Tom Humphries: A sports writer who became a national figure

Convicted abuser was centrally involved in Michelle Smith controversy

Tom Humphries: ‘He had the capacity to both charm and eviscerate, be worldly and erudite and also spiteful and petty.’ Photographer: Dara MacDónaill

Tom Humphries: ‘He had the capacity to both charm and eviscerate, be worldly and erudite and also spiteful and petty.’ Photographer: Dara MacDónaill

 

Almost from the beginning of his sports writing career, the commentary of Tom Humphries, who was jailed for 2 ½ years for grooming and sexually abusing a girl, received attention.

That his reputation was, in part, built on very public spats with colleagues with whom he disagreed, athletes, who he believed cheated, certain sporting bodies with whom he took umbrage and an unbridled passion for Gaelic Games is not in dispute.

Tom Humphries: betrayal of trust

Those characteristics of love or loathing, confronting issues in a deeply personal way and constructing a platform in his Monday Locker Room column in The Irish Times that often took the high moral ground both ingratiated and infuriated people.

Seen as a natural successor to the late Con Houlihan, who wrote a column on the back page of the Evening Press, Humphries’s strength was the easily rendered quality of his writing and his ability to be original about his subjects. There was also the scalpel that he always held close and often cut deep.

Not averse to using the northside chip on his shoulder, one he nurtured and spoke about, as a useful device for taking up arms against the perceived privilege and entitlement of rugby and golf, two of the sports that would have been seen as the demographic of his then employer, The Irish Times, Humphries had the capacity to both charm and eviscerate, be worldly and erudite and also spiteful and petty.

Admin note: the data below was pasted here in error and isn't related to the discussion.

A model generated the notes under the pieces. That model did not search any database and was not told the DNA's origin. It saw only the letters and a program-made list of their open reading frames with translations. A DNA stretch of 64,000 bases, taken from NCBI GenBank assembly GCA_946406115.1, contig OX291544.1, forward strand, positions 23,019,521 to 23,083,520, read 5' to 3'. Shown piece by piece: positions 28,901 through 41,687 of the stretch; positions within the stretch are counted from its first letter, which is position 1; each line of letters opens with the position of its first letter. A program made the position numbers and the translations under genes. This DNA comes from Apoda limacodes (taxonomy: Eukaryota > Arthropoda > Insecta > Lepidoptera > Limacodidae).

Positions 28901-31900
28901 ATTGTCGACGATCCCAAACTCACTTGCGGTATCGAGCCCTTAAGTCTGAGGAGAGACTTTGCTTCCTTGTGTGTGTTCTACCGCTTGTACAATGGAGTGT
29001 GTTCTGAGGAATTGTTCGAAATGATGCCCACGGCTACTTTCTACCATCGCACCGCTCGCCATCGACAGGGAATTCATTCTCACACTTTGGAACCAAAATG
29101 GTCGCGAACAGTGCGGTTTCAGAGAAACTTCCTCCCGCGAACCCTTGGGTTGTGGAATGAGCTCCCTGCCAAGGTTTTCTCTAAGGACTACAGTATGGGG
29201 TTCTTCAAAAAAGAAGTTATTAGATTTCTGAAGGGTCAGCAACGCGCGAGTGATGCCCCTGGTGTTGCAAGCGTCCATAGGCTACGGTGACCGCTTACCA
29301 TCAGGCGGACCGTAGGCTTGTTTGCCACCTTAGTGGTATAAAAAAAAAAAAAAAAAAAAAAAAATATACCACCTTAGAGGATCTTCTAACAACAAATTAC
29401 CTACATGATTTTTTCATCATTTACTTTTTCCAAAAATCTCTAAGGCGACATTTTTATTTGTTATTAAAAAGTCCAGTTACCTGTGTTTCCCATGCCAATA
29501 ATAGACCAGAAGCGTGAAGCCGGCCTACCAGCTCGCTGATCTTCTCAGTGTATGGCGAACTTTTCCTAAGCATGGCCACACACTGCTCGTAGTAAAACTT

Between the interstices of the wars he waged against “Fat Cats” who ran sport, the phoney coaches or officials who did not live up to his standards of probity or governance, Humphries picked up multiple journalism awards for his commentary, feature writing and the numerous books he published over a 15-year stretch.

He also had his foibles and Olympic Council of Ireland president Pat Hickey was one who escaped the cutting edge of his pen. Humphries held a grudging respect for Hickey as a savvy northsider with street urchin instincts, who saw off all opposition to make it to the International Olympic Committee’s (IOC) inner sanctum, although he reserved the right to see the IOC as an old codgers’ retirement home.

Humphries was also centrally involved in the two biggest sports stories of the last 30 years, the controversy that raged over swimmer Michelle Smith at the Atlanta Olympic Games, which he helped to drive in 1996 and the Saipan scandal, when Manchester United and Ireland midfielder Roy Keane left the Irish team during the 2002 World Cup following a dispute with manager Mick McCarthy over an interview Keane conducted with Humphries and published verbatim in The Irish Times.

The offending article was held up by McCarthy at a team meeting which sparked a bitter exchange with Keane that led to his departure.

It was journalism that changed the course of the World Cup for the Irish football team. But Humphries’s numerous scrapes with authority and celebrity did not always fall in his favour.

The aftermath of the 1996 Olympics was a case in point, when taking up a familiar cudgel, he adopted an anti-establishment view on the spectacular performances of Smith, who won three gold medals and a bronze in the swimming pool.

He was of the opinion that her medals were tainted and he wrote his views, which drew vitriolic condemnation as well as broad support.

He spent considerable time researching Smith’s past and even travelled to the Netherlands, where she had been living with her husband Eric.

The issue came to a head in March 1999, when the then Irish Times editor Conor Brady declined to publish an investigative piece Humphries had written which again questioned Smith’s achievements. Brady’s contention was the piece was not based on fact.

In protest Humphries tendered his resignation to which Brady readily agreed, sending the paper’s acceptance by courier to Humphries’s home address.

At that stage he had built up a loyal following with British papers courting him to write for them. But they failed to understand that the offer of more money and a greater audience could not compete with his deep connection to the GAA, which was a recurring theme in his work.

The article on Smith was never published but the impasse was resolved and Humphries returned to writing for The Irish Times.

But the bulk of his work focused on the GAA, his views of sporting perfection often expressed through the prism of hurling, football and its culture, its grass-roots credibility, the real people, the amateur ethos, the parish, the hinterland, the sense of history and belonging, the fabric.